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  Opinion   Oped  07 Jan 2020  America’s dogs of war rehearse Iran invasion: The same old ritual

America’s dogs of war rehearse Iran invasion: The same old ritual

Published : Jan 7, 2020, 1:40 am IST
Updated : Jan 7, 2020, 1:40 am IST

Red’s job was to hold back the blue navy and prevent an invasion.

General Qasem Soleimani (Photo: AP)
 General Qasem Soleimani (Photo: AP)

Nothing gets America as excited as the prospect of going to war in a distant land. Largely insulated as they are from the consequences of their actions (war is a spectator sport, to be cheered on much like a televised football match), it is with a horrified fascination that one watches them go through the same old rituals once again, like trained priests at the bloodstained altar of the gods of war and greed.

Nothing is more predictable than the tools and rhetoric employed in that march to war either, and what we are seeing now in the American body politic is a warped repeat of what we saw in 2003, with the blind, bleating march to war with Iraq; the same war that led to the circumstances that eventually led to the assassination of Iranian Quds force commander Qassim Soleimani. If history repeats itself first as tragedy and then as farce, then this is a farce being repeated so many times that an entire new word will have to be admitted for the sheer shameful dishonesty of it all.

The Republicans will now launch coordinated campaigns — aided by friendly media and corporate interests to paint conflict as a moral good, and to label all those opposing it as either naive or as enemies. On cue there will be calls to support the troops, mom and apple pie — all of which will be eagerly lapped up by a population bred and raised on a daily diet (hello, Homeland) of propaganda so insidiously effective that it deserves a Nobel prize of its own.

As part of that, the process of the dehumanisation of the to-be victims of conflict will also pick up pace, while minor threats will be magnified into existential ones, and where threats do not exist they will be created.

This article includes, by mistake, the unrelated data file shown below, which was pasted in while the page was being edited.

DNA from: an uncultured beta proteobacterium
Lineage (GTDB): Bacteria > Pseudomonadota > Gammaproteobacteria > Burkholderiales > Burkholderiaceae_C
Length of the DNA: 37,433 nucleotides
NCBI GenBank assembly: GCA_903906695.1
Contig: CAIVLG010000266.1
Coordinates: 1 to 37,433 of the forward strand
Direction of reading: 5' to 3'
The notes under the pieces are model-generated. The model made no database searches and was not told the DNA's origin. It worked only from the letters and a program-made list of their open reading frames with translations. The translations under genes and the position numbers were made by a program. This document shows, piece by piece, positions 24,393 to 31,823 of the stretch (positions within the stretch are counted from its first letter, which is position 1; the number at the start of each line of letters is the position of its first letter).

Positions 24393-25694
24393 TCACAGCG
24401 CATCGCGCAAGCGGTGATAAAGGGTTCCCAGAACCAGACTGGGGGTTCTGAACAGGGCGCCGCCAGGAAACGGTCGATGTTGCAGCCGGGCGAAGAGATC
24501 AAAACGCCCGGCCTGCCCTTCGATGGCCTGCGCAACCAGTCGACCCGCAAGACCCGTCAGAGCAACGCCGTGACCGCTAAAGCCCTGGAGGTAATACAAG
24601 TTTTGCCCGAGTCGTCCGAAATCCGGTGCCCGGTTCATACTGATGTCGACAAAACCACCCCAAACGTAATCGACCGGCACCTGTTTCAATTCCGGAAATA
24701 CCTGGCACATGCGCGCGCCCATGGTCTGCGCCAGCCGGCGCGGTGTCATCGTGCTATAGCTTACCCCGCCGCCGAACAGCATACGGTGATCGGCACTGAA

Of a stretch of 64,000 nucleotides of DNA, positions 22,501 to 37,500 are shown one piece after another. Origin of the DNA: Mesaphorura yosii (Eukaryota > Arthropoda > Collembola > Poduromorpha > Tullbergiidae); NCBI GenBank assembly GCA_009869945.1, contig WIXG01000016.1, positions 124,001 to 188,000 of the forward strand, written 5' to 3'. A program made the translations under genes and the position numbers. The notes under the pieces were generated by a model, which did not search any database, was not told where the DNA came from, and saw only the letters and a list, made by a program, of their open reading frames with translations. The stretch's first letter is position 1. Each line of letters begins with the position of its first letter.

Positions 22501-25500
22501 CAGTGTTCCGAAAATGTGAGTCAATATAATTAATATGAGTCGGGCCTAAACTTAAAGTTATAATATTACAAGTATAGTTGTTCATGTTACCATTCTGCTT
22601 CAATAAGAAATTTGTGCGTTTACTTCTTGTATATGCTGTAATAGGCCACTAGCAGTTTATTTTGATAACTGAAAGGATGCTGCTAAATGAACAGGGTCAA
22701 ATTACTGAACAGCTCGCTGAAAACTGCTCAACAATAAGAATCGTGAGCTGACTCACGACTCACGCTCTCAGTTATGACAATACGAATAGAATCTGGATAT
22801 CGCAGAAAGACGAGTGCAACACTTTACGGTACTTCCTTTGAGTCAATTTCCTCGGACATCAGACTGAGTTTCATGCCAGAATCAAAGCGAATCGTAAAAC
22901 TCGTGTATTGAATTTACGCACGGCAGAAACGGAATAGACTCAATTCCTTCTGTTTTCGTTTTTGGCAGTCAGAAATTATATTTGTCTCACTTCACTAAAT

The war cries are so spellbinding that even those sections of the American media that routinely shout that not a single word that comes from the Trump administration is to be believed are busy trotting out the same analysts and analysis that justified going to war in Iraq.

With a few exceptions, the leading (and presumably woke) lights of the Democratic Party also seem to be more annoyed by the legalities and decorum surrounding the attack on Soleimani than by the actual consequences of the attack. Actually, that’s not true, they are certainly concerned that American troops will be inconvenienced by having to travel to distant lands, meet new and interesting people and then murder them because, in that process, they may undergo trauma and possibly stub a toe or two.

Indeed, as comedian Frankie Boyle said, not only will America invade your country and kill your people, but they’ll come back in a few years to make a movie about how killing your people made them sad. They’re the real victims here, you know.

But if the rituals of America are predictable and rehearsed, war is anything but. Contingency plans are the hallmark of any effective strategy, and for a country that goes to war as often and with as much enthusiasm as the United States, preparing for future wars is par for the course. And so, in 2002, the United States conducted a simulation of what a war with Iran would look like. With the “blue team” representing America and the “red team” acting as an analogue for Iran, Blue was to secure a shipping lane, which approximated the Strait of Hormuz, and then land on Red soil. Red’s job was to hold back the blue navy and prevent an invasion.

Dubbed the “millennium challenge”, this $250 million exercise was meant to be largely a walkover for the “Blue Team” American forces, riding high on shock and awe and multimillion-dollar weapons systems. What could puny “Red Team” Iran field that could match up to the world’s most formidable military machine?

However, Van Riper, the Marine Corps lieutenant general in “charge” of the Iranian forces had a different idea. Instead of reacting the way the US forces, loaded with data and computer projections, expected him to, he opted for an asymmetric approach by deploying small, civilian-size speedboats packed with explosives (under cover of a missile barrage) and attacking the Blue forces before they reached their position offshore. To everyone’s shock, he thus managed to sink or cripple nearly the entire attacking fleet. But, the Pentagon didn’t like him not adhering to the “rules” of the exercise and simply refloated all the “sunk” ships.

The point is that not even the best battle plan can survive first contact with the enemy, and while a conventional war is still unlikely, anyone who says that they can with certainty predict what is to come is either a genius or a liar. But this shouldn’t worry the Americans much, as the pawns dying on this chessboard won’t be their own.

By arrangement with Dawn

Tags: qasem soleimani